Monoclonal gammopathy of undetermined significance and solitary plasmacytoma. Implications for progression to overt multiple myeloma

Hematol Oncol Clin North Am. 1997 Feb;11(1):71-87. doi: 10.1016/s0889-8588(05)70416-0.


MGUS is characterized by the presence of a serum M-protein less than 3 g/dL; fewer than 10% plasma cells in the bone marrow; no, or only small amounts of, M-protein in the urine; absence of lytic lesions, anemia, hypercalcemia, and renal insufficiency; and, most importantly, stability of the M-protein and failure of development of other abnormalities, MGUS is found in approximately 3% of persons older than 70 years and in 1% of those 50 years or older. During long-term follow-up, approximately one fourth of patients develop multiple myeloma (MM), amyloidosis, macroglobulinemia, or a similar malignant lymphoproliferative disorder. Actuarial rate of development of serious disease was 16% at 10 years, 33% at 20 years, and 40% at 25 years in our experience. The interval from recognition of the M-protein to the diagnosis of MM ranged from 2 to 29 years (median, 10 years). The size of the M-protein, hemoglobin value, percentage of bone marrow plasma cells, amount of light-chain excretion, presence of hypercalcemia or renal insufficiency, and presence of lytic bone lesions are often helpful in differentiating MGUS from MM and macroglobulinemia. The plasma cell labeling index and the presence of circulating plasma cells in the peripheral blood are indicators of active disease; however, there are no findings at the diagnosis of MGUS that reliably distinguish patients who will remain stable from those in whom a malignant condition will develop. Thus, a physician must perform serial measurements of the M-protein in the serum and periodic evaluation of the pertinent clinical and laboratory features to determine whether MM, macroglobulinemia, systemic amyloidosis, or related disorders have developed. Solitary plasmacytoma is characterized by the presence of a tumor consisting of monoclonal plasma cells identical to those in MM. In addition, skeletal roentgenograms must show no lytic lesions, a bone marrow aspirate must contain no evidence of MM, and immunoelectrophoresis or immunofixation of the serum and concentrated urine should show no M-protein. Exceptions to the presence of an M-protein occur, but therapy of the solitary lesion often results in disappearance of the M-protein. Tumoricidal irradiation (4000 to 5000 cGy) for approximately 4 weeks is the treatment of choice. Overt MM occurs in approximately 50% of patients with solitary plasmacytoma. Progression occurs in most patients within 3 years. The three patterns of failure are (1) development of MM, (2) local recurrence, and (3) development of new bone lesions in the absence of MM.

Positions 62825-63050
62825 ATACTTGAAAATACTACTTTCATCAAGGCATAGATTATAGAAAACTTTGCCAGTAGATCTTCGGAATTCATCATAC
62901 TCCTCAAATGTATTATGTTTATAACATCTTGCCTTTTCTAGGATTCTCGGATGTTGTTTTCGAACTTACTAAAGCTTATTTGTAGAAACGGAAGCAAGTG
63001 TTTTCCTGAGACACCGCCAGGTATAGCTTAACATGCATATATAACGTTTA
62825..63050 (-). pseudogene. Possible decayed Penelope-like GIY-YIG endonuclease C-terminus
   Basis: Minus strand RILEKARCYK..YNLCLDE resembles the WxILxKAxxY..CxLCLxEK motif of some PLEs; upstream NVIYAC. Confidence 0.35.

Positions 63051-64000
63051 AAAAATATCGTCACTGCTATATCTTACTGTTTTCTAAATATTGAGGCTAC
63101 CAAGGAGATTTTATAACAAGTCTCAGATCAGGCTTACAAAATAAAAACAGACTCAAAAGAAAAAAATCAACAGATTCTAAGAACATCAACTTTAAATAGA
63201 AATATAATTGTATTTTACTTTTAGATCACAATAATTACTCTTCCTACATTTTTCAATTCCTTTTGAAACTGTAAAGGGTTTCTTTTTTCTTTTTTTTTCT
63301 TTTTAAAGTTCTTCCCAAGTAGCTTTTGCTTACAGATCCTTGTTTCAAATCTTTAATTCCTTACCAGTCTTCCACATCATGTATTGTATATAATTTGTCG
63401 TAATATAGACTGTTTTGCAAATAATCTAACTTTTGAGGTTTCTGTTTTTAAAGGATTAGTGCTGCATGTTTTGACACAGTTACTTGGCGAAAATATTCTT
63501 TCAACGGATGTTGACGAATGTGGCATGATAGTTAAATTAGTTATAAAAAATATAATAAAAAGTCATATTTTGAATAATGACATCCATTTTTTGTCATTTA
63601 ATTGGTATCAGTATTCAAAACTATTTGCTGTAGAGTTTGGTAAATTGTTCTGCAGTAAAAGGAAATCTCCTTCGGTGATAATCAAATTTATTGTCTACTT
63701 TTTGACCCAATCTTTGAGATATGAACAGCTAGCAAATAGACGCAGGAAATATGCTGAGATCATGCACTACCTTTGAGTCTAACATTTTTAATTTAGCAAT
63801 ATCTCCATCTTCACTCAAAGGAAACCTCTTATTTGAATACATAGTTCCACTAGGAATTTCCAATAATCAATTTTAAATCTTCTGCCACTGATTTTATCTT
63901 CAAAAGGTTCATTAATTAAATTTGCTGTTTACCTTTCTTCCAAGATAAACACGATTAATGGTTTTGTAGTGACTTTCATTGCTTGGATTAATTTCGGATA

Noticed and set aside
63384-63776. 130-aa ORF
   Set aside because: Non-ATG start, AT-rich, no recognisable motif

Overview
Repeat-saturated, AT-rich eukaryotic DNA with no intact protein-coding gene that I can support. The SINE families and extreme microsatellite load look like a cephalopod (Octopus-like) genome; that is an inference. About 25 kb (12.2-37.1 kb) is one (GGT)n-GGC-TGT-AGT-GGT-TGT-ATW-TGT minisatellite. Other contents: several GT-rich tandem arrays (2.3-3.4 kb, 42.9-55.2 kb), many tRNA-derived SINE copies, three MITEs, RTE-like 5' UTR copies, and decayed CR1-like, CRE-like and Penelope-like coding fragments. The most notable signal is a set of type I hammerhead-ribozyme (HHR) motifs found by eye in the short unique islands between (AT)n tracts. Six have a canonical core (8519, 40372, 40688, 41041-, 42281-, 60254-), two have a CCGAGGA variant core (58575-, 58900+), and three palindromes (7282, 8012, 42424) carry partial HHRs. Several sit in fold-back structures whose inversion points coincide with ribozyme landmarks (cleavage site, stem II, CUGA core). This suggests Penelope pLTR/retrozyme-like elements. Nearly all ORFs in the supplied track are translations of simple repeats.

Publication types

  • Research Support, U.S. Gov't, P.H.S.
  • Review

MeSH terms

  • Adult
  • Aged
  • Disease Progression
  • Humans
  • Middle Aged
  • Multiple Myeloma / physiopathology*
  • Paraproteinemias / physiopathology*
  • Paraproteinemias / therapy
  • Plasmacytoma / physiopathology*